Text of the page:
A brief reflection on the lectionary readings for Sun 3rd April
(Acts 5:27-32, Rev 1:4-8, John 20: 19-31)
The theme of Christian witness runs through all these three readings, in ways that make it quite clear that witness is not an optional extra to being a Christian, but essential to what a Christian is.
I'll say that again: witnessing to Christ is not one activity amongst many that Christians may choose to engage it. It is what being a Christian IS.
The apostles in the Acts reading are boldly telling people all about Jesus, even though the civic authorities have banned them from doing so. They can't do anything else, they say - 'We are witnesses of these things'. Being a witness compels them to speak - not to do so would be to live a lie.
In the gospel reading, Jesus's first concern when he appears to the disciples is to show them his hands and his side - in other words, he is making sure that they are witnesses to the reality of his resurrection. This is really him that they are witnessing - he is forcing them to examine the forensic evidence so that their subsequent testimony will be informed and accurate.
This is the often overlooked background to the story of 'Doubting Thomas'. Thomas' rather gory (to modern ears, at least) insistence on poking his fingers and hand into the holes that the nails and spear would have left on Jesus' body emphasises that it is only these wound marks that would prove if it was really Jesus that his companions had seen. This is exactly what Jesus took pains to show the other disciples when he appeared to them, a point reiterated by Thomas's story. And when Jesus finally appears when Thomas is present, he doesn't rebuke Thomas for his desire to see this evidence for himself, but immediately displays it and invites him to investigate.
And the gospel then goes on to make the point that this is also why the gospel itself has been written down - so that you may believe that Jesus is really the Son of God. Just as Thomas wanted to be an eye witness for himself, the gospel writer accepts that we are going to want as much evidence as possible for who Jesus was if we are to believe the really startling claims of his disciples - and that is why the stories he has selected have been presented to us. As a dossier of evidence, so that we can witness for ourselves what Jesus was like and the sort of things he did - in the hope that we will draw the conclusion that he was indeed the Christ.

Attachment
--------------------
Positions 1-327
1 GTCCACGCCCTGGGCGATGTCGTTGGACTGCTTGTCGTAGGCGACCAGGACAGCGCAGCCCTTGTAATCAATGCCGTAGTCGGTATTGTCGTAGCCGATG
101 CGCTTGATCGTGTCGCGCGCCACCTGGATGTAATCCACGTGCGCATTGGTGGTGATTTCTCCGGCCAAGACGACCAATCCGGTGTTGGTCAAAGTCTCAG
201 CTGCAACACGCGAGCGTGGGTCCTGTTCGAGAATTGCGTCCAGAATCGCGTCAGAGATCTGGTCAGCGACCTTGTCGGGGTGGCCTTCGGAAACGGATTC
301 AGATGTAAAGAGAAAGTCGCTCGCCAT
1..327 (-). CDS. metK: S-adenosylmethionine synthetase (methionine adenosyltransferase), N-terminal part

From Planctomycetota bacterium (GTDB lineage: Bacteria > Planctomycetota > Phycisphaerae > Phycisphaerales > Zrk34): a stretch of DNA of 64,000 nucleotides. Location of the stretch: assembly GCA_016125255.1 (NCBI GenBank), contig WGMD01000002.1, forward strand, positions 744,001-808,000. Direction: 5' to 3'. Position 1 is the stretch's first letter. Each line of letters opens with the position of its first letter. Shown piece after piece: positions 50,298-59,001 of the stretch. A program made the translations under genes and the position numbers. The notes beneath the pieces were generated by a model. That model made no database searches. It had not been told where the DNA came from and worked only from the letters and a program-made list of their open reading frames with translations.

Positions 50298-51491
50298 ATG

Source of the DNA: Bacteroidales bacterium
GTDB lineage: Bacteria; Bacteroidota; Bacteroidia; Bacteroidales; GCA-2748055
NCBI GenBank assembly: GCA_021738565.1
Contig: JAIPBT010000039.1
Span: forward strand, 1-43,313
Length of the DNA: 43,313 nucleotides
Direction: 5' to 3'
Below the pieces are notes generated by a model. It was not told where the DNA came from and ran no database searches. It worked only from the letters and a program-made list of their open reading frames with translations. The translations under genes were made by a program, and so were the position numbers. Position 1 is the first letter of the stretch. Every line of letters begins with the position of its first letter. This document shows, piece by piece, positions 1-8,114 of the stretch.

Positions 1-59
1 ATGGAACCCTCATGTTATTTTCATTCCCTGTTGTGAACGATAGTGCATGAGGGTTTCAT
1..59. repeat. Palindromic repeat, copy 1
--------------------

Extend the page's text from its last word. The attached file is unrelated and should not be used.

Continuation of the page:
But its not just the disciples and the gospel writers who are witnesses. The author of Revelation describes Jesus himself as 'the first witness'. Jesus in his very being is witness to us of who and what God is.
So being a witness is not just something that certain special Christians do - it is the nature of the Christ we seek to follow.
Being a witness to what we have seen or glimpsed of Jesus is an integral part of being a Christian. It is not an optional extra.
Last week, I challenged the 8am congregation to tell one person that day or that week that they had been to church on Easter Day - but not just that they had been. I asked them to mention one thing that had struck them, or that they'd been reminded of, about Jesus. And I asked them to specifically mention the word Jesus! Because I had noticed, I said, that whilst we had spent over a year in PCC meetings and elsewhere telling each other our faith stories, hardly anyone had mentioned Jesus or God by name. Most people clearly feel much more comfortable talking about going to church than talking about Jesus. But feeling comfortable isn't enough - we are called to be witnesses. Even, as the Acts story makes clear, when that is certainly not going to be comfortable.
When I issued the challenge last week, I asked them to write down on a slip of paper as soon as they could after the conversation - anonymously - what they had said, and what the reaction had been from the person they said it too. I asked them to bring those slips to church tomorrow for us to share.
In conversations at the door, it seemed that people were up for the challenge! I wonder how many and how varied the stories we will hear tomorrow will be...
Monday, 21 March 2016
Here, for National Poetry Day, is a poem that I wrote on retreat a year or two ago:
The Strength of Grass
I want the strength of grass.
For too long I have huddled in the shelter of walls,
Barricaded myself behind books,
Armoured myself with a carefully constructed C.V.
Invested in equity-cushioned bricks,
Double-glazed, triple-insulated against the cold:
Nothing can touch me now.
But I am lonely, safe in my fortress.
I do not want my epitaph to read:
'She was safe'. Safe as houses.
And so I rummage through the other available metaphors.
I could be strong as a rock? Too static.
Strong as an ox? Too bovine.
I want to be strong like an oak tree -
No, make that a flowering cherry -
Firmly planted in the gound,
Roots drinking from living water,
Holding fast to the rock,
Resilient, bending before high winds,
Bearing in due season
A lush green canopy,
Gleaming juicy fruit.
But still alone.
I want the strength of grass:
A mat of roots so tangled
God only knows where one plant ends and the next begins.
Cut low and growing thick,
Packed together so that even the chillest wind
Barely causes us to shiver.
Heavy weather and heavy boots
May trample us into the mud -
But we will spring back, re-grow,
Flush green again for generations to come.
I want the strength of grass.
Thursday, 17 March 2016
Here are my answers to the most Frequently Asked Questions about my forthcoming sabbatical!
Q: What is a sabbatical? Is it a long holiday, or something different?
A: The Durham Diocese website says this: A ‘sabbatical’ is a period of three months in which the minister is excused duties in order to engage in a project or set of activities that will promote personal and spiritual renewal. Sabbaticals are not holidays and so the three month period is over and above annual leave and is normally supervised by a mentor.
An image often used for ministry is a jug, constantly being poured out. Every so often you have to go back to the well and refill it. A sabbatical is ‘going back to the well’, a time when you can spend a significant period of time being re-filled and refreshed.
In the Bible, Jesus does lots of things and teaches huge crowds of people: but he also regularly withdraws from the crowds, and goes off to pray alone. Jesus knows that he only has anything to give if he also regularly spends time alone with his Father in prayer. Another Biblical image is of the ‘Sabbath’, resting for one day in seven – hence the word ‘sabbatical’.
Q: Why now?